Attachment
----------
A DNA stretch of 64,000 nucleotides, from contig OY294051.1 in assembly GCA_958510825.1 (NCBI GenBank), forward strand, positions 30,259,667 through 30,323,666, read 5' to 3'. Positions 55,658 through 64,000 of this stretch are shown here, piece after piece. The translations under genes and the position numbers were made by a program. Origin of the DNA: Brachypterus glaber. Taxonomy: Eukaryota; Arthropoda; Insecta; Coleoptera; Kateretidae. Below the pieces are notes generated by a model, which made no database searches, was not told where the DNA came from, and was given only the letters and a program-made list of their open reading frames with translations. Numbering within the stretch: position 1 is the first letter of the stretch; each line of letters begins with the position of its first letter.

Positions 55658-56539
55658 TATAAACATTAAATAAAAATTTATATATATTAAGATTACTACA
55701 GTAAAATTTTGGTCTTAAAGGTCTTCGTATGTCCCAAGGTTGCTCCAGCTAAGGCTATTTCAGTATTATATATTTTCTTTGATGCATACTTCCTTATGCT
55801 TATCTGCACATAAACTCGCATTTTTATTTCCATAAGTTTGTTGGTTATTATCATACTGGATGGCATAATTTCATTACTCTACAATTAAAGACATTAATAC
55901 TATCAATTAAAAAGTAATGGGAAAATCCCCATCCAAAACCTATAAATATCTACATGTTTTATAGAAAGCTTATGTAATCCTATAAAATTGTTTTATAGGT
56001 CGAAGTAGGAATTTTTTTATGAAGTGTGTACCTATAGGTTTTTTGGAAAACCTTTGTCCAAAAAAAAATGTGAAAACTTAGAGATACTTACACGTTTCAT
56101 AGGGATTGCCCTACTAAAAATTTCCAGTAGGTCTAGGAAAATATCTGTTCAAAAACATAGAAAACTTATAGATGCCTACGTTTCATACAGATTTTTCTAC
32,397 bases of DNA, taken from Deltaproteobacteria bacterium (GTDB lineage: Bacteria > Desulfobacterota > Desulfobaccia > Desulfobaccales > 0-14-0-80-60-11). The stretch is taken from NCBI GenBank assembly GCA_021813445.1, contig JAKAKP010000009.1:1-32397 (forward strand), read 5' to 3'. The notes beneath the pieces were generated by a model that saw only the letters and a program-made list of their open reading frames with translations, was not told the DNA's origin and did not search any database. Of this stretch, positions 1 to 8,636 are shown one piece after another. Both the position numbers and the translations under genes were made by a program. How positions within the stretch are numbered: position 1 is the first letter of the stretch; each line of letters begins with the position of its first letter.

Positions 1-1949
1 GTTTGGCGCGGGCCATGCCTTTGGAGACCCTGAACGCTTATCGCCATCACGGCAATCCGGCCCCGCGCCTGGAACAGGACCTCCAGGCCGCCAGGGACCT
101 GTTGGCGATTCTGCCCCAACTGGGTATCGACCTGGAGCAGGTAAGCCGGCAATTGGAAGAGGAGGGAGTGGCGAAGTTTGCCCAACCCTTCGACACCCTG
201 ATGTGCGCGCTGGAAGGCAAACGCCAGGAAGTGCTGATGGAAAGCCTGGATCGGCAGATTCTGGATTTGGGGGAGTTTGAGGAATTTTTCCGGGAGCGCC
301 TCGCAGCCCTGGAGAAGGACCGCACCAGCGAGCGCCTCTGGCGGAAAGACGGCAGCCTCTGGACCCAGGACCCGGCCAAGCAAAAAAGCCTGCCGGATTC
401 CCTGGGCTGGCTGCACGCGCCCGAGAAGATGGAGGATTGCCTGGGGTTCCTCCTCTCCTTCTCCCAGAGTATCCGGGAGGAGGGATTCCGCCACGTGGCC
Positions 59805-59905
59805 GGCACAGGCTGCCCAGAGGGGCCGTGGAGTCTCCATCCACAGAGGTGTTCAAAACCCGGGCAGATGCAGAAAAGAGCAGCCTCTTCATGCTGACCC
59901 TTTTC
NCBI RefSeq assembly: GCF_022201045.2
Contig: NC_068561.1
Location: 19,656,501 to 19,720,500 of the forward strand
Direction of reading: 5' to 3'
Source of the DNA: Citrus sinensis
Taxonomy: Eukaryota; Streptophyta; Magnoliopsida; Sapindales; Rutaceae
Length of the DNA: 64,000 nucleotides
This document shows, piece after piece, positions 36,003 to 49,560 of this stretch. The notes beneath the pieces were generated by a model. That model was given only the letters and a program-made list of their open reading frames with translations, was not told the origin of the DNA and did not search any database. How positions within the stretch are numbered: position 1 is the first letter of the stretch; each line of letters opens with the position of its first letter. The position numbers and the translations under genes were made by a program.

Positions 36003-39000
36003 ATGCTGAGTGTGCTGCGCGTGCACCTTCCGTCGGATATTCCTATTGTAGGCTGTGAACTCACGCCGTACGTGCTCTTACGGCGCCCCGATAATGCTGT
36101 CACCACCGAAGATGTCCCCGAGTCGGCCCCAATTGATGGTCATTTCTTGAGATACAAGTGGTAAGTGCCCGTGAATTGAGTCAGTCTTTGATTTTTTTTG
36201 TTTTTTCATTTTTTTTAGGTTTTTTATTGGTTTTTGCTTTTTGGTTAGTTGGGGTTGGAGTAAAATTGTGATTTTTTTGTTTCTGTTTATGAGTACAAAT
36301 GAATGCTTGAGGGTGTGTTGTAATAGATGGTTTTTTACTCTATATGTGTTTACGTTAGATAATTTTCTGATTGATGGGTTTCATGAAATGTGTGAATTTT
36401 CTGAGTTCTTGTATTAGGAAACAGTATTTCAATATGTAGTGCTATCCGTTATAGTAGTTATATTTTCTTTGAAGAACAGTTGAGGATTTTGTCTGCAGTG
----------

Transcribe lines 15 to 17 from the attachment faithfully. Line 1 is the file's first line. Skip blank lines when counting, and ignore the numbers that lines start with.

401 CCTGGGCTGGCTGCACGCGCCCGAGAAGATGGAGGATTGCCTGGGGTTCCTCCTCTCCTTCTCCCAGAGTATCCGGGAGGAGGGATTCCGCCACGTGGCC
Positions 59805-59905
59805 GGCACAGGCTGCCCAGAGGGGCCGTGGAGTCTCCATCCACAGAGGTGTTCAAAACCCGGGCAGATGCAGAAAAGAGCAGCCTCTTCATGCTGACCC